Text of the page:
(First of all – Happy New Year! I might not be very happy in this post, so I’ll get it out of the way first).
For the past month, we have been dealing with several inquiries from folks who have been refused Post-Graduate Work Permits (PGWPs).
These have mostly been for small administrative issues such as a failure to send a proper final transcript, pay appropriate fees, or uploading issues. Some other cases are those where there is one semester that was not a final semester and that was part-time, usually do to some school scheduling or academic issue. Many had increasing mental health challenges due to COVID-19 related issues, such as the passing away of family members and the need to travel back for those arrangements.
The crux of the problem is that these applications are being refused more than 180 days after the Applicant completes studies. Why is this significant? Well, even though an Applicant is able to restore their status within 90 days of losing their status, at 180 days after the completion of studies, the restoration to PGWP option ceases to exist. Applicants are required to apply for a PGWP within 180 days of completing studies.
Restoration, becomes therefore meaningless as an option outside of the 180 day window. This leads to two applications flooding the system.
- Reconsiderations – many of which (time and time again I find) fail to address the legal test for reconsideration as set out by IRCC and as I have discussed in this past blog.
- Temporary Resident Permits – we have been retained for several of these of late and unfortunately it is heading to the 8 month + range for a just graduated student to wait which is simply not feasible for most.
- Unnecessary Return to Studies with Unclear Implications of Past Studies – many students go back to school – which makes sense from a Diploma to Bachelors level (perhaps) but for many who graduated from a Bachelors or higher, it really makes little sense to force them to take another program. These decisions are being made rushed, finances are being secured urgently (but with huge impact to families) – all to have to remedy a small admin or one part-time semester issue. It truly is overdoing things.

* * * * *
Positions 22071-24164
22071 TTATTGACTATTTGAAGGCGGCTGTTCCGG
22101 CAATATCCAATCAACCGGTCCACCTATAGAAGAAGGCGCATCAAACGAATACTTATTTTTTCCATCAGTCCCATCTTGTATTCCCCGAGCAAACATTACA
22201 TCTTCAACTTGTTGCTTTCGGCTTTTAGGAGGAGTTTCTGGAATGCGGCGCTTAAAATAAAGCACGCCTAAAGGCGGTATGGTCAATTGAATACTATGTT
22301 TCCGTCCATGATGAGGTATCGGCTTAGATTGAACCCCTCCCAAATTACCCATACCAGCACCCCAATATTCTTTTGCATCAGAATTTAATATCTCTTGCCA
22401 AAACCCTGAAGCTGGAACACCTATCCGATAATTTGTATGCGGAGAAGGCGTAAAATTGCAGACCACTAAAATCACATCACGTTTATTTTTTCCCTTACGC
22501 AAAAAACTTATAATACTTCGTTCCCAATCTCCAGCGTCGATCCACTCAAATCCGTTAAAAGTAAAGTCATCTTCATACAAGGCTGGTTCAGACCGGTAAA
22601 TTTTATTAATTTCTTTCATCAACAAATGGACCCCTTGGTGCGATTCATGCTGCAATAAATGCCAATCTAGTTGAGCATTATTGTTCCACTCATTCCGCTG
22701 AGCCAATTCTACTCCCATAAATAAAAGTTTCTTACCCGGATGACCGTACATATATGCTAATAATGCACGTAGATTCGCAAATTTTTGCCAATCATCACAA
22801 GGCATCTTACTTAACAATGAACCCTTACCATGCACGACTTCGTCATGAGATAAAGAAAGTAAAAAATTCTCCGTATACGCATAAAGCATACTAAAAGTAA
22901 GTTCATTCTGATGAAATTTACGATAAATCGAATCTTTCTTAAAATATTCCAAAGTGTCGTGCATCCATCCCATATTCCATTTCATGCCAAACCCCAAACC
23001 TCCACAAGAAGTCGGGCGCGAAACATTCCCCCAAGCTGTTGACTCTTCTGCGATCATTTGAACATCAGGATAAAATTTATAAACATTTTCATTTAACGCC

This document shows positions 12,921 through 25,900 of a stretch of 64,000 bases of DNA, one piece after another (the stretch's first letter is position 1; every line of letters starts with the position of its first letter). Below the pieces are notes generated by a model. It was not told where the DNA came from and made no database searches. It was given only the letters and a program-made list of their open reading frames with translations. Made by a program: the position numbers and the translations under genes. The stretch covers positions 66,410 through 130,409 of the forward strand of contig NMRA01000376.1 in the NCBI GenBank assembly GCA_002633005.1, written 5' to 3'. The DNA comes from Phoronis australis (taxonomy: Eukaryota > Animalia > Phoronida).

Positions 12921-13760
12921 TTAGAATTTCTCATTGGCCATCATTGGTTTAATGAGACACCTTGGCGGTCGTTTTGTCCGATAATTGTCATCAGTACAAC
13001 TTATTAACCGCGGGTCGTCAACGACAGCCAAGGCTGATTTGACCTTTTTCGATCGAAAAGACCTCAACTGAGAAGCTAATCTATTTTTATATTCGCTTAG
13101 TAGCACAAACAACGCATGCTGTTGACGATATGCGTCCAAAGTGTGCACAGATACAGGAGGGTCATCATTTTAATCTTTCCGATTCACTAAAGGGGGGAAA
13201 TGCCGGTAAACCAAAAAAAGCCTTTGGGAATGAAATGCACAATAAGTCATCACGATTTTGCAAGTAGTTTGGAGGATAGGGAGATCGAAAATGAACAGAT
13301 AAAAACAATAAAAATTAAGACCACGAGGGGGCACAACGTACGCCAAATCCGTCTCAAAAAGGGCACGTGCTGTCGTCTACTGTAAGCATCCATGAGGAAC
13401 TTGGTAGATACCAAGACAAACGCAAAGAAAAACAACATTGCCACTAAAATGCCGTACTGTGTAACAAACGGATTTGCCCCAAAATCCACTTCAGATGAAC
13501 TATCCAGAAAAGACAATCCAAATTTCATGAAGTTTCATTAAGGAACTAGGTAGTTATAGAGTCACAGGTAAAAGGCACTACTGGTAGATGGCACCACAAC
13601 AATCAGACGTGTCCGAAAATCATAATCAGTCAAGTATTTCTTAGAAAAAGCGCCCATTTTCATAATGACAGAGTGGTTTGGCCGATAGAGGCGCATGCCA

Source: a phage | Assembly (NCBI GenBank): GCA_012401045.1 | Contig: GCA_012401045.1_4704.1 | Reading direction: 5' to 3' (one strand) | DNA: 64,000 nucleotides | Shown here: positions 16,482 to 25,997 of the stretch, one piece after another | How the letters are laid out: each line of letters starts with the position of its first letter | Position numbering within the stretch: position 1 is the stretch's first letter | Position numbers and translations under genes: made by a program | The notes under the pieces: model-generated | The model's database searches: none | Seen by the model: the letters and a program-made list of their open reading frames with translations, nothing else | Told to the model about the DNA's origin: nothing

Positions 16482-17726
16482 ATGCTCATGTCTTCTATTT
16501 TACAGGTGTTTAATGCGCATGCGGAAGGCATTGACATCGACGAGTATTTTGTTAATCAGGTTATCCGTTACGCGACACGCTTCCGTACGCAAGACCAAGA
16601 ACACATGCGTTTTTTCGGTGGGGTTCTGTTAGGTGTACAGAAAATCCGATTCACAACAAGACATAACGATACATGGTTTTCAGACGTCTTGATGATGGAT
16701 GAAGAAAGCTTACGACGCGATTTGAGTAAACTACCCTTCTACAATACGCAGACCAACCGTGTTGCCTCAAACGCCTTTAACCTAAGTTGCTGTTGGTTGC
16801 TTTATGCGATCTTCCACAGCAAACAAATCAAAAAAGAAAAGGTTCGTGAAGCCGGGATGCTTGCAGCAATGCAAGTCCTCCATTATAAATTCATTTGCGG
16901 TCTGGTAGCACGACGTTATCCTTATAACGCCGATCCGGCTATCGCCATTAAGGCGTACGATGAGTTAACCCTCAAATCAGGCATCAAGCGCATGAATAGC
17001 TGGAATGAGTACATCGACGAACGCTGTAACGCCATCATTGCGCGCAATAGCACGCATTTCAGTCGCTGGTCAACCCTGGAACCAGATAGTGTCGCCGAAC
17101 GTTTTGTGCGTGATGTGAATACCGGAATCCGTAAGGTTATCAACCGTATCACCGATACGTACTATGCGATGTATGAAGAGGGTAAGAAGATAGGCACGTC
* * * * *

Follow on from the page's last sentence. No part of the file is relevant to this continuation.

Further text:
IRCC needs to urgently render timely decisions on study permit refusals – I would argue 90 days from a student’s completion of studies (i.e. less time if the student applies later) is an absolute maximum time that can be taken (freeing up another 90 for restoration in a feasible time). Given the use of Artificial Intelligence (“AI”) in this space, it should free up Officers to consider some of these cases where there may be admin issue to see if it can be addressed in reconsideration or in applying discretion, rather than having to put students in the loop. Right now, the Courts, are taking a position there is no discretion so litigation is of limited use to force change.
If in fact, the refusal of PGWPs is now a policy directive to try and tackle the backlog or filter the number of PGWP holders perhaps this should be communicated. Students could choose to transition out of classes back home, or return back after graduation, rather than stick around in limbo waiting for a TRP.
Too many mental health issues are being burdened by students who simply are going things that students go through, such as taking part-time classes to better their education outcomes or to save money. Students are making honest mistakes following confusing immigration application instructions. They should not be punished the way they currently are under our Canadian immigration system.
Agree? Disagree? Feel free to engage with me on Twitter or email me at firstname.lastname@example.org with your thoughts.